Virtual Concerts: How Artists are Adjusting to the New World


An image of an artist performing in an empty concert hall to highlight the isolation that comes with this new world. (MN2S)

Bella Rock, Social Media Editor

Concerts, made up of large crowds, bunched together, dancing, and screaming, are easily a hot-bed for coronavirus transmissions. As a result, concerts have understandably not been on going. However, artists have found many ways to adjust to still connect with their fans to the best of their ability.

Artists have been live streaming concerts, pre recording and releasing concerts, as well as releasing live recorded albums to simulate the concert setting. One can even find a list of all the upcoming live concerts on the Billboard website.

These live productions are an innovative and unique way for artists to perform during the pandemic. From the concerts that I’ve viewed and listened to, artists have managed to maintain and capture the authenticity of concerts. For example, in Halsey’s live edition of her album Badlands, she even includes recorded segments of her talking directly to the audience as one would in a concert.

Through live concerts, it is difficult to get the all encompassing feel of these in person events. There is obviously a disconnect because one cannot feel the energy of those around them and feel the bass of the music vibrate through the floor and pulse through them. But, these are unavoidable circumstances of the pandemic.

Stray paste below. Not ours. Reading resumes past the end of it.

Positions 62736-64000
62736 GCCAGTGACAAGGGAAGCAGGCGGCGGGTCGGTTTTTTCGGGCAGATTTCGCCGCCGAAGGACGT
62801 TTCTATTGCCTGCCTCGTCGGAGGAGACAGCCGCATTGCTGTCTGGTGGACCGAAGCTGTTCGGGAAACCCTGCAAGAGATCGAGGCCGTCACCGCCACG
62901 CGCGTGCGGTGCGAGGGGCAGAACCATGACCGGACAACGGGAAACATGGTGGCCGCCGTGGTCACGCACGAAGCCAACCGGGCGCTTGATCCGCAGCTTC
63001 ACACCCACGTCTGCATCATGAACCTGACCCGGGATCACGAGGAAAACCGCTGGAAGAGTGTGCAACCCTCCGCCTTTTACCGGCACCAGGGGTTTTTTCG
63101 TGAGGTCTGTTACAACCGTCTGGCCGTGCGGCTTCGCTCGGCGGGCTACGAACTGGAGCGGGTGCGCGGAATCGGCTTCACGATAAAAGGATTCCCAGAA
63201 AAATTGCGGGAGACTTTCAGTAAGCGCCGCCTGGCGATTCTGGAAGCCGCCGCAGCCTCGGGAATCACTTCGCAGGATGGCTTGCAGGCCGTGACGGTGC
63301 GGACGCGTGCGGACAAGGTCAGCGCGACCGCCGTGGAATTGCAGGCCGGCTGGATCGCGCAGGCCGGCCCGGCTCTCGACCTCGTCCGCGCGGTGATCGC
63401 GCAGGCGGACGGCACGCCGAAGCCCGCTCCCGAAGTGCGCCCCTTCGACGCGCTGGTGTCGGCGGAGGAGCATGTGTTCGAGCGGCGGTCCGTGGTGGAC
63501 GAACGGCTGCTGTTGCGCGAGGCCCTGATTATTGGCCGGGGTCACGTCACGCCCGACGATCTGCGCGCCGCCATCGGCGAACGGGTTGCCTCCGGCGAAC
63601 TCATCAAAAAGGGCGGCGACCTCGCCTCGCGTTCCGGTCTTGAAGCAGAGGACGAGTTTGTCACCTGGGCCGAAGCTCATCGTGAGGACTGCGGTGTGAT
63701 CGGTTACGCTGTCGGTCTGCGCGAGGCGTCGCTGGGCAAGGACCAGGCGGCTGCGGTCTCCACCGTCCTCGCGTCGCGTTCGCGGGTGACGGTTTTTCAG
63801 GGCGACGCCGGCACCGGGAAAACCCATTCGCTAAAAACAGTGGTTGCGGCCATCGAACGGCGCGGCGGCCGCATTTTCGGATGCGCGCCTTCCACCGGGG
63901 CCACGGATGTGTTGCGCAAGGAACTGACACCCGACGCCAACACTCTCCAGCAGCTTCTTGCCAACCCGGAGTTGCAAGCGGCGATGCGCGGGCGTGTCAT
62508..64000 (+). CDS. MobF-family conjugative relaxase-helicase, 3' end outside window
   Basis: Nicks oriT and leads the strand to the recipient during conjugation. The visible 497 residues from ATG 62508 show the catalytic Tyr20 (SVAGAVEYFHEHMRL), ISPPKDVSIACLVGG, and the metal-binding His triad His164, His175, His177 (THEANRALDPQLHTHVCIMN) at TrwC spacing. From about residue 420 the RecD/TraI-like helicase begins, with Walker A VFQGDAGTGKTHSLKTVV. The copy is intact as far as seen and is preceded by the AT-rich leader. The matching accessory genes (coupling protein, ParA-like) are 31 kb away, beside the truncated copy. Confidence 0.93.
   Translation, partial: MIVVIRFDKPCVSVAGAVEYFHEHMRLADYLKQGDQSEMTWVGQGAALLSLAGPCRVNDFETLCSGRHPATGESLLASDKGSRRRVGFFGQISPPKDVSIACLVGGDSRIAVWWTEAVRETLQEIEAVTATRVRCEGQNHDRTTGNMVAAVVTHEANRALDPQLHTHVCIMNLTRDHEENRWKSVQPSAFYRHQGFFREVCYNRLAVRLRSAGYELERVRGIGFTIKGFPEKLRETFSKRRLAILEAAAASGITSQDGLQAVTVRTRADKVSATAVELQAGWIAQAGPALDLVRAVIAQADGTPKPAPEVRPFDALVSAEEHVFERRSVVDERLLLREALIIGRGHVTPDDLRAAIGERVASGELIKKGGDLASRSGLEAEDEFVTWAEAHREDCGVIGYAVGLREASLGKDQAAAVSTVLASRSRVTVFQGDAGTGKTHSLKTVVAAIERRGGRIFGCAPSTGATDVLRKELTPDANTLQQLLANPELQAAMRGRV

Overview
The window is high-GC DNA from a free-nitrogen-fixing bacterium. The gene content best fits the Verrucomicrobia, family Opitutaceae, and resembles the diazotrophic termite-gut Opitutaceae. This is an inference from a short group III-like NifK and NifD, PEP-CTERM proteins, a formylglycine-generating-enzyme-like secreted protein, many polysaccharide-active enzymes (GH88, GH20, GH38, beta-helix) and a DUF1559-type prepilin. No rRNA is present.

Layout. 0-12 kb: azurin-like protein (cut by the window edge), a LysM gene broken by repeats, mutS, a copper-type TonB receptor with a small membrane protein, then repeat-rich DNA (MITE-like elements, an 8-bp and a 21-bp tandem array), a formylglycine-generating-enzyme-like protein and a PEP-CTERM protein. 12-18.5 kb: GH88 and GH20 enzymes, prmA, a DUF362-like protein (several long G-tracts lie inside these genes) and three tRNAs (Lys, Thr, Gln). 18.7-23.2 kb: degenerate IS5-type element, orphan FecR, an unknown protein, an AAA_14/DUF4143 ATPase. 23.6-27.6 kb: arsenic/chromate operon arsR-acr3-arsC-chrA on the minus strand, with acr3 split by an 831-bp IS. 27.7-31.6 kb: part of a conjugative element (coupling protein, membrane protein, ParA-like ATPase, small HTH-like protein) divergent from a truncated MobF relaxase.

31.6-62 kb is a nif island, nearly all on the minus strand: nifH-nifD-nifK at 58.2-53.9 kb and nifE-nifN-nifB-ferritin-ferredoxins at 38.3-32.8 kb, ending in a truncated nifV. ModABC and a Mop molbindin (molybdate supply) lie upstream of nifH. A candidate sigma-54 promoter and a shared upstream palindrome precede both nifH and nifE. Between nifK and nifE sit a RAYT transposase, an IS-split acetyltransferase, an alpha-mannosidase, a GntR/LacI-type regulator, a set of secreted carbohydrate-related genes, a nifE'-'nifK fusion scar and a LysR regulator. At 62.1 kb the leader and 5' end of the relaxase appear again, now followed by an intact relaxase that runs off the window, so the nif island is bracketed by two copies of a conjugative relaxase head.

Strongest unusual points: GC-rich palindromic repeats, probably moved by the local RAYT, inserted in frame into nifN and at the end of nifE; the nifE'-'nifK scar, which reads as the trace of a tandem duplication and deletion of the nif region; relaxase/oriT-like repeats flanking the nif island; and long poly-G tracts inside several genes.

However, listeners will still be able to gain the raw beauty of the artist’s voice. Whilst autotune, that is often placed on music videos and albums, is beneficial to the artist in smoothing together the song to improve the flow and tone of the music, there is something deeply captivating about the natural voice of the performer. The emotions of the piece shine through and any rough moments or imperfections only add to the authenticity of the music. 

Additionally, the cinematography in these live streamed and pre recorded performances are incredibly high quality. Viewers won’t have to deal with a lack of video clarity that could come with technological barriers. This way the audience still gets a view as though they were seeing the concert live.

While these virtual concerts are far from being as enjoyable as the real deal, they’re a great way for artists to try to better connect with their audience in these troubling times.